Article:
I'll post a few vids I took yesterday, no 0-60 runs though as the roads were damp and I couldn't stop the car going sideways as I pushed the throttle in 2nd.
 

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Well, some good news for me, and I need some now. Rally Bob kinda endorses the NOS ZF posi for my V-6/T-5 swap on the GT, so I guess the $1100 + it cost me plus the $325 to install it and replace anything inside that looked suspect was a good move. And there are rebuild kits available too, things are looking up in the Opel world. :D
 

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Opeler
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Discussion Starter · #9 ·
Thanks Dave for that info. I sent an email to the company .... so I'll let the group know of what I hear.

Azzi - would love to see those vids of your car. You mentioned that you have a 80% locking on your manta. This is the standard ZF for the Opel manta a - correct? Did you rebuild it with 80% locking? Or bought it this way? If so, where - looking!!!

Namba - where did you get your LSD? Is it 40 or 75/80% locking?

Francis
 

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Francis, I got mine from Martin, a contact Gil of OGTS has in England. He made the trip to Germany and picked the NOS unit up for me and shipped it here. That was about 2 years ago and at the time had one other NOS and about 6 used ones. I don't know the % lock-up, I was just glad to get a posi. I had called Quaife USA and Martin called the home office in England and neither had or was interested in building units for the Opels then, although they were listed on both websites as available. HTH.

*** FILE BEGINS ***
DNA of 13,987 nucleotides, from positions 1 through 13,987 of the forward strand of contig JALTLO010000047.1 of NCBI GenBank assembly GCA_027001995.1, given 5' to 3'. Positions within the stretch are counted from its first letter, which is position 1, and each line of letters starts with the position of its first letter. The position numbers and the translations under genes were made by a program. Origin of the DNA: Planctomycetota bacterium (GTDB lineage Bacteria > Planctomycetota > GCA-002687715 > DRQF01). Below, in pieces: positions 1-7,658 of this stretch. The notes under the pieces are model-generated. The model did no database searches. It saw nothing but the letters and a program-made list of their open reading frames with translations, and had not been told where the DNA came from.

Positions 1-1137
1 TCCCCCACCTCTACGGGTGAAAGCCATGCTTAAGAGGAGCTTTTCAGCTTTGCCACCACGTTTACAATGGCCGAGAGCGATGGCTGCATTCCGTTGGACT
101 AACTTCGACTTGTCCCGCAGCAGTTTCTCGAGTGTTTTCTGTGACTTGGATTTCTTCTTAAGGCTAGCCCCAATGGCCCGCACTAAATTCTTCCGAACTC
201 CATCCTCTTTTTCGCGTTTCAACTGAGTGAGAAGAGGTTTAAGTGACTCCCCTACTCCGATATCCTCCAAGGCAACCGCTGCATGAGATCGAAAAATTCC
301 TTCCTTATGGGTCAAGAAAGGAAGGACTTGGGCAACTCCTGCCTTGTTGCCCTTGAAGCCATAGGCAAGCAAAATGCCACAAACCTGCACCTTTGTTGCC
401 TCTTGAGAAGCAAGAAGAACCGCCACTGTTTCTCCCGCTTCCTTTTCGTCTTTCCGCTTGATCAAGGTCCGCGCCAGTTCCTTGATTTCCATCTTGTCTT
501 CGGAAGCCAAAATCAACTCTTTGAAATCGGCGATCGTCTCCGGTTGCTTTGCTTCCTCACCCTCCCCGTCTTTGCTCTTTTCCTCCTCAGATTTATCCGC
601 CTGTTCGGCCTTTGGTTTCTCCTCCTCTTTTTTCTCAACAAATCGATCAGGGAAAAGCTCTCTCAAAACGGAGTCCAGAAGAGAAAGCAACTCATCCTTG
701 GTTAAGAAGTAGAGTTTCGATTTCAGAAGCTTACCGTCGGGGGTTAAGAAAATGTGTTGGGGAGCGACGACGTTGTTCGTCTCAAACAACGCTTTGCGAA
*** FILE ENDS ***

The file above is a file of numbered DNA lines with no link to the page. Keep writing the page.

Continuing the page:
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Francis,

The diff in my car was bought seperatly and came as an 80% version.

The Salsbury diff used in Manta's GT's and others are all interchangable, but with a crown wheel and pinion of ratio's above 3.67 there is 4mm diffrence on the LSD face. I forget which way around it is, but one need a 4mm spacer plate made up to run the other ratio's.

Don't know if you have the Rover SD1 over in the States, but they also had a Salsbury diff, but of HUGE BHP potential.

Just change the halfshafts and tubes into the rover diff and away you go. they fit straight in. You open up a whole world of ratio's then.